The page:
Visiting The Infectiously Sick

Question

Yankel has a good friend who has unfortunately come down
with a highly infectious disease. Although Yankel very much wishes to visit
this friend, he is concerned about the possibility of his catching the
disease. Does the mitzvah of visiting the sick even apply under such
circumstances? Could he fulfill the mitzvah by speaking to him by
phone, even though he is not in his presence?


Answer

There is a difference of opinion amongst the Rishonim
(Earlier Commentaries) as to whether the mitzvah of visiting the sick
is a Torah obligation (Rabenu Yona and Ritva) or just
rabbinically ordained (Rambam, but see Tshuvos V’hanhogos by
Rav Moshe Sternbuch, 2:592). Our Sages highlight the importance of this
mitzvah
, pointing out that even though we reap the fruits of these good
deeds in this world, this does not prevent us receiving a full reward in the
World-to-come (Tractate Shabbos 127a). Indeed, by visiting the sick we
are walking in the footsteps of our Maker, who visited our father, Avrohom,
after he was circumcised (Tractate Sotah14a). The Shulchan
Oruch
(Yoreh Deah 335:3) rules that even the great should visit a
lowly sick person. It is therefore not surprising that great sages made an
unusual effort to visit the sick. Rav Shlomo Zalman Auerbach, zt"l, was known
to go to great lengths to visit the sick and care of their needs.

Does this mitzvah extend to visiting those who are
suffering from infectious diseases, Heaven forbid? The Rema (Responsa,
end of No.20) writes that we find no distinction drawn between infectious and
non-infectious diseases, with the exception of ba’alei ro’oson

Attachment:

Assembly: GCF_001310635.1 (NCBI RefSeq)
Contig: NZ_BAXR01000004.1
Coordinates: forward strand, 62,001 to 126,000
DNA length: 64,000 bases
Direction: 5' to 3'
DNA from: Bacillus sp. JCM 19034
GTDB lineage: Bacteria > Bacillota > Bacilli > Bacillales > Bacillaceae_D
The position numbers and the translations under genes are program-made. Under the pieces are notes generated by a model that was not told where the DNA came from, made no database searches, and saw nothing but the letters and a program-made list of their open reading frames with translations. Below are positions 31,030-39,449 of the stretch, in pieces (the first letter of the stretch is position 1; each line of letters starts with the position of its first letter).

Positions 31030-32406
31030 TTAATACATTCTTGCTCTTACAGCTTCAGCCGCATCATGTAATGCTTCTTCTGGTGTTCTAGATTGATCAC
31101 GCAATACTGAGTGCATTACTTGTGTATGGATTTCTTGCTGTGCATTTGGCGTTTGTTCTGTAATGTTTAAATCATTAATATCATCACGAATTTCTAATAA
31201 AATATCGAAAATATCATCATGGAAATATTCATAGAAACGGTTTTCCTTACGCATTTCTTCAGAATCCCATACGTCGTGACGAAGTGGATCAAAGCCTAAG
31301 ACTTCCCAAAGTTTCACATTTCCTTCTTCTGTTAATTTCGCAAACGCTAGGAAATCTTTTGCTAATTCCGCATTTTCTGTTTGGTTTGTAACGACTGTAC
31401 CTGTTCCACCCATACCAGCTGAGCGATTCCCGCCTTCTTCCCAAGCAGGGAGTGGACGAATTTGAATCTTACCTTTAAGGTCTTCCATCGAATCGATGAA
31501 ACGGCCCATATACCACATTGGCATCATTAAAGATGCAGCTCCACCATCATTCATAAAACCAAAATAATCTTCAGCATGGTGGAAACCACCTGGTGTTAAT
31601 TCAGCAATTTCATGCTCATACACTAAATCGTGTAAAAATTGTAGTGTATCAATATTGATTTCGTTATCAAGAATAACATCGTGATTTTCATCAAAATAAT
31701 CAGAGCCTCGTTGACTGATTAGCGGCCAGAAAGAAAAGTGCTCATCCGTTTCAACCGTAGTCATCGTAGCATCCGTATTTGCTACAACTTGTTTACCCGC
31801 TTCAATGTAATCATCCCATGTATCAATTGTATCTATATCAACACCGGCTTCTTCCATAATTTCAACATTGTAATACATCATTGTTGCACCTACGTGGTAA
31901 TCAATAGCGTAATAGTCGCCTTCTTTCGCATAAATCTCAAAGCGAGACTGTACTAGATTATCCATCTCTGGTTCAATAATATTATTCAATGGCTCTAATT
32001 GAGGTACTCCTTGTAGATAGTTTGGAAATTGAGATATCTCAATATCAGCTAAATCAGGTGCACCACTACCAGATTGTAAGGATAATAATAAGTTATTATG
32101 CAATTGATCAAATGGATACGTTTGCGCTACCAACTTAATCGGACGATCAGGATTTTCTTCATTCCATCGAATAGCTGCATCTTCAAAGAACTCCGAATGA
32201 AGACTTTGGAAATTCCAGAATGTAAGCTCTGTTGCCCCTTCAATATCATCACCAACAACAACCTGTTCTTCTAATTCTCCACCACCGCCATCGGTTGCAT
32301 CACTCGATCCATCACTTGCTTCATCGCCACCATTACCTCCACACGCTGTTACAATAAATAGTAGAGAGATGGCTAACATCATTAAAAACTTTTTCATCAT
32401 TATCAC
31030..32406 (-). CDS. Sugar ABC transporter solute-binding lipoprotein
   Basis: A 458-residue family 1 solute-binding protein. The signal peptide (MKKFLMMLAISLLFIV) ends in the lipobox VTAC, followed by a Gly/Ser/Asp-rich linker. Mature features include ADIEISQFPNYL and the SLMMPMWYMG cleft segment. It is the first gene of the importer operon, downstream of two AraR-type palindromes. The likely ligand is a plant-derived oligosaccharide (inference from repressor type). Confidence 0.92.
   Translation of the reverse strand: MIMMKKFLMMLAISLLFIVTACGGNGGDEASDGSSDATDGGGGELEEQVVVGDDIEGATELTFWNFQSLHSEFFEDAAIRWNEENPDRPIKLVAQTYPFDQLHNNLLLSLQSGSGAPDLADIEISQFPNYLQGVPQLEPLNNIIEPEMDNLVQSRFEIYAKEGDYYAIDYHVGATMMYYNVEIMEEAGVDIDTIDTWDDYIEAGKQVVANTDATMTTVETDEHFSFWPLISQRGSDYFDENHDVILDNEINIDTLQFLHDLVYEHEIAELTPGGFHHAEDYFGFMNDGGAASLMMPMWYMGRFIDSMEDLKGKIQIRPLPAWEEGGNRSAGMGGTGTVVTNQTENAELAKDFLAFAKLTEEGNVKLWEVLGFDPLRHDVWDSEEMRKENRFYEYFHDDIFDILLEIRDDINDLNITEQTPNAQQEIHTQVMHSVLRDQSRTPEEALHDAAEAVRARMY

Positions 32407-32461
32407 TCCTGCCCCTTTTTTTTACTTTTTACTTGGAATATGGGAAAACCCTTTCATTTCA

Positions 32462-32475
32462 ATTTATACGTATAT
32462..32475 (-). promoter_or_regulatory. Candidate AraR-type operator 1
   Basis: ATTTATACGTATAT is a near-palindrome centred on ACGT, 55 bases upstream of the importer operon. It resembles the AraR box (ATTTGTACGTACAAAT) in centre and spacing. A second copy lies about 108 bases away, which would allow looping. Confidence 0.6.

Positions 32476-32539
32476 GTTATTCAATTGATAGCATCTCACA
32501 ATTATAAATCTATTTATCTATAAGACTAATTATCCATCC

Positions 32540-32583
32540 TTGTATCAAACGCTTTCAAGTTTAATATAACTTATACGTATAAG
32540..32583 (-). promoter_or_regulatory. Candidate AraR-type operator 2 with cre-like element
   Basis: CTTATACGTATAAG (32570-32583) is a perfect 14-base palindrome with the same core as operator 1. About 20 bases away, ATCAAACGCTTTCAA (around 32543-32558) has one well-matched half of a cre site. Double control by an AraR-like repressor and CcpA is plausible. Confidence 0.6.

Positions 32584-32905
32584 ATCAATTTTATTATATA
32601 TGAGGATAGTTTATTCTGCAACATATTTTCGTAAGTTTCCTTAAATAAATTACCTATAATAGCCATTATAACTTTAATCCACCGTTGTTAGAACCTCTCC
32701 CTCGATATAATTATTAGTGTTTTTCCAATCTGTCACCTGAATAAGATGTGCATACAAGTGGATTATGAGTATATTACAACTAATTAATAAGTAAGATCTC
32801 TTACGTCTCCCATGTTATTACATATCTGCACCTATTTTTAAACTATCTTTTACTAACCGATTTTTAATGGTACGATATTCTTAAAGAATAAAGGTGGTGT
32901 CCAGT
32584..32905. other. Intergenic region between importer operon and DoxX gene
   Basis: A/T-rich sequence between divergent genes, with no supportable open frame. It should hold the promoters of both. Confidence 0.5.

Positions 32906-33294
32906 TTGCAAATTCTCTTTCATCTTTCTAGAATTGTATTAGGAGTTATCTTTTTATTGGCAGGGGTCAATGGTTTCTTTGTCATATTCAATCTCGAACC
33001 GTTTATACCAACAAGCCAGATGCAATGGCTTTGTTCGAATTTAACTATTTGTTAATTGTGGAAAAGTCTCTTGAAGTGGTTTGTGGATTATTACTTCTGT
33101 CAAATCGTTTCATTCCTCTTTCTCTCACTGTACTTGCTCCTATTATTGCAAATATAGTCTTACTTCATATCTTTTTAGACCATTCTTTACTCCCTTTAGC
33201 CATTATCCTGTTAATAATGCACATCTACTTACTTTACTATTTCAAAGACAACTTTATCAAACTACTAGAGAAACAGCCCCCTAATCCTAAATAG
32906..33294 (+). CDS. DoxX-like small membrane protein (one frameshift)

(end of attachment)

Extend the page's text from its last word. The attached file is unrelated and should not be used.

(interpreted as epilepsy or leprosy). According to the Rema, one would
be obligated to visit the infectiously sick. The S’dei Chemed (Vol.1,
Ma’reches Beis, No.116) quotes the Knessess HaGedolah,
who is of the same opinion as the Rema. On the other hand, he cites
the Shulchan Govo’ah who wonders if anyone would be prepared to put
himself into danger by visiting a person infected with an infectious disease.
He therefore writes that the custom is to refrain from visiting those who are
infectiously ill. The S’dei Chemed concludes that it is difficult to
come to a decision on this subject. However, it is accepted practice not to
visit those suffering from a contagious disease.

Can one then fulfill this important mitzvah by speaking to
the patient by phone? The object of visiting the sick is to give them
encouragement and to enquire as to their needs. Additionally, one is meant to
pray for the patient’s recovery at his bedside, since the Divine Presence
rests over the head of a sick person. It is for this reason that one should
not visit the sick during the first three hours of the day, since he is
generally feeling better and one does not feel a strong need for prayer.
Similarly, visiting him during the last three hours of daylight is also not
advised, since his condition has a tendency to worsen. A visitor might then
despair of his recovery and see no point in praying for him. Obviously, this
special type of prayer can only take place at the patient’s bedside, and not
over the phone. Therefore, Rav Moshe Feinstein (Igros Moshe, Yoreh
Deah
1:223) rules that one should make every effort to go and visit the
sick in person. However, he adds that if this is not possible, as in the case
of contagious disease, one should speak to him by phone, encouraging him and
enquiring as to his needs. After the conversation has ended, one should pray
for the patient’s recovery, at home or in the synagogue.